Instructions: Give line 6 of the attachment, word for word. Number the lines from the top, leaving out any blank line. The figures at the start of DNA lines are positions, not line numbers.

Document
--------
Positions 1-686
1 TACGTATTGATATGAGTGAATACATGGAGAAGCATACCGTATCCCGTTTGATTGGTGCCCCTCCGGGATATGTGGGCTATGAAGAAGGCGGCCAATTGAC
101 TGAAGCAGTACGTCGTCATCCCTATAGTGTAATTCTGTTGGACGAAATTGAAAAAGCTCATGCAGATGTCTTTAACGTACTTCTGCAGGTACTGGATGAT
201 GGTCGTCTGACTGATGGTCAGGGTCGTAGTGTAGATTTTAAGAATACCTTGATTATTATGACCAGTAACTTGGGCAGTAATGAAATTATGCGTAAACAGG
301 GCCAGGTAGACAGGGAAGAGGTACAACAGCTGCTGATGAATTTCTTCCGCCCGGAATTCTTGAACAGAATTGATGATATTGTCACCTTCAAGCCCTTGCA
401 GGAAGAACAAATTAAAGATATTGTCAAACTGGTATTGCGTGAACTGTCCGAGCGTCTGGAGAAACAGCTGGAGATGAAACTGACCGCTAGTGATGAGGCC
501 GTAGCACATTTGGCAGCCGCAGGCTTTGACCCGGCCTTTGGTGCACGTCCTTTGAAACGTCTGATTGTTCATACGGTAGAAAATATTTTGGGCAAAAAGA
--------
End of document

401 GGAAGAACAAATTAAAGATATTGTCAAACTGGTATTGCGTGAACTGTCCGAGCGTCTGGAGAAACAGCTGGAGATGAAACTGACCGCTAGTGATGAGGCC